I have been reading other blogs rather than writing my own and there has been some interesting and quite controversial stuff during the last week or so - I have to say that two of my favourite reads are a column in my local evening paper the Express and Star, which is written by a born again atheist called Peter Rhodes and the blog of They can both be very challenging and may sometimes get right up peoples noses - I know there are times when I could cheerfully burn Peter Rhode's column, especially when he is having a pop at Christians - funny how he hardly ever has a go at any other religious groups. On the other hand methodist preacher seems to raise a number of interesting points some of which I agree with and some I don't, and I think it has to be said that he certainly generates lots of comments from other people. Another site I like to look at is connexions but there are times when I have to reach for my dictionary as it seems to be a site where a lot of highly educated people post and I am just an ordinary common or garden Black Country Lad and dare I say proud of it.
There has been some discussion elsewhere about the use of titles and qualifications and whether we should use them or not - like some other bloggers I have a qualification that is relevant to my occupation and not necessarily relevant to my church life so initially I didn't ask for it to be put on the plan. I did find though that some people seemed to judge me as being a bit thick because I speak with a very broad Black Country accent so I asked if my letters could be put on the plan. Its quite amazing to me that no one has ever asked me what they mean but perhaps it paints a slightly different picture of me for some.
I note the discussion about ministers and agree with the one comment I read that you can have a situation where half the congregation think the minister is great while others will have a totally opposite view. As I travel round our circuit I pick up lots of comments about both ministers and other local preachers and I suspect others pick up comments about me and I think this is very much part of life. I am fairly certain that my style of leading worship may not appeal to everybody - I am not a great fan of Hymns and Psalms (shock, horror) and prefer to use what on of my local preacher colleagues refers to as the 'Funny Book' i.e. Mission Praise. I am fairly sure if I go to the church this particular preacher attends and use Mission Praise he will straight away be unhappy, so I have no illusions about. It has to be said though that the church I preached at last night may have been quite surprised because I did use Hymns and Psalms due to their other book being 'The Source' which is another good and varied collection but perhaps better in the mornings when the congregation is bigger and has more younger people present. I suspect that many of the congregation would have been reasonably happy last night because I used H & P.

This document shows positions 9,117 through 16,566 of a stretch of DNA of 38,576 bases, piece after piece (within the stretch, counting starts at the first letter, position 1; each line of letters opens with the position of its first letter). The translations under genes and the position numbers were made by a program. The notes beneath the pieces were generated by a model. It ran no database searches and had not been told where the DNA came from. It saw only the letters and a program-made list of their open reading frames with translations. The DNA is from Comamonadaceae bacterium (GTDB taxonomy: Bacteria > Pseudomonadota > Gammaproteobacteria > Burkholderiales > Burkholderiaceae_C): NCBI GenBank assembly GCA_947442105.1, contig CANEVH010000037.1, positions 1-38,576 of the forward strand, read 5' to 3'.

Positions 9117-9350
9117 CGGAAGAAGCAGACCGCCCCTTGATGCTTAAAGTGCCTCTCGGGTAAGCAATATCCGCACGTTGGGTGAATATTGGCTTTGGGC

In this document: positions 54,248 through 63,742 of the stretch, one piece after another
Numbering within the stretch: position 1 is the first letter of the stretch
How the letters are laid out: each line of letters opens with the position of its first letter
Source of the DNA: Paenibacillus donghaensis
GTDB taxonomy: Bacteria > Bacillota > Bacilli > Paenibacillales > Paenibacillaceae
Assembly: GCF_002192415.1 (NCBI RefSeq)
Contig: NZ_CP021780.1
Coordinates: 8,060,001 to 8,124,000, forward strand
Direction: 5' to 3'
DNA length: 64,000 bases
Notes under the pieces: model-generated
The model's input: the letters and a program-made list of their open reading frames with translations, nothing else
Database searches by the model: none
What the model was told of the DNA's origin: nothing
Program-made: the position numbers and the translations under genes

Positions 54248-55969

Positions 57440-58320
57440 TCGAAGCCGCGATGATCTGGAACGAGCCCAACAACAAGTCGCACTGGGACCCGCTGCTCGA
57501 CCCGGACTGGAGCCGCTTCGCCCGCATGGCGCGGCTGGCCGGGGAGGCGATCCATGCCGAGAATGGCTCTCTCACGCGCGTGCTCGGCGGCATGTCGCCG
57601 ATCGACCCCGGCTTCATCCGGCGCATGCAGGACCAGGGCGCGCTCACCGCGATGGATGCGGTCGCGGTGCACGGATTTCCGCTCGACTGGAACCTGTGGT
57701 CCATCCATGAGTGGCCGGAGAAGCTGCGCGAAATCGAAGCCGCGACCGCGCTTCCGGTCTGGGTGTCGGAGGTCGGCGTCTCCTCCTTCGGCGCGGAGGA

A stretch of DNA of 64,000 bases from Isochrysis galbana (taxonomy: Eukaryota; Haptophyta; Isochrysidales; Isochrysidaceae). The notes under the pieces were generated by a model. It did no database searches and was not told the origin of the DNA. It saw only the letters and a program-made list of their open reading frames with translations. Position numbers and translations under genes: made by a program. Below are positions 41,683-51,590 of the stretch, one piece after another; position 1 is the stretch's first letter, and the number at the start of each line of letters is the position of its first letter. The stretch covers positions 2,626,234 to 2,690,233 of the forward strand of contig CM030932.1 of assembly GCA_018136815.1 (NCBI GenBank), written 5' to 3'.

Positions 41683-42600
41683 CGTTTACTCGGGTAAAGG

Again with the discussion relating to ministers I think that sometimes there is an expectation that they will be all things to all people and of course the reality is that every one of us has a range of skills and abilities. I believe we should never expect one person to have all the skills and abilities in the same way that no one person has all the answers - perhaps what we should look for much more is a collaborative ministry - for instance and this is one I feel quite strongly about - why do we expect ministers to chair all of our meetings?(I know Standing Order 502 and 027 and 028 in CPD) Some are very good at this but others seem to struggle and waffle prolonging meetings and meaning that often important discussion or business that may be towards the end of the meeting is rushed or not even discussed. Perhaps this is something we could look at and enable lay people who may be well experienced in this type of thing to take on these roles. Just in case anybody thinks it I am not trying to throw ministers or superintendents out or having a go at them but there really are things that I don't think I could do that they do and likewise there are times I think when there are things they are expected to do that others could.
One thing I would find extremely difficult is visiting the bereaved, especially if I knew the deceased person well as I am one of those men who do not think men shouldn't cry and in fact I could cry at Lassie films so visiting the bereaved would probably have me in tears.
Just a last thought about titles and the use of them - I saw a leaflet a couple of weeks ago for a special service which would be led by Reverend Doctor The Lord Griffiths - wouldn't Lord Griffiths have been sufficient? Surely most of us in Methodism know who he is and what his titles are - even those of us like me who are not dyed in the wool Methodists - ah well got to fetch my wife from work so signing off now. Goodnight readers.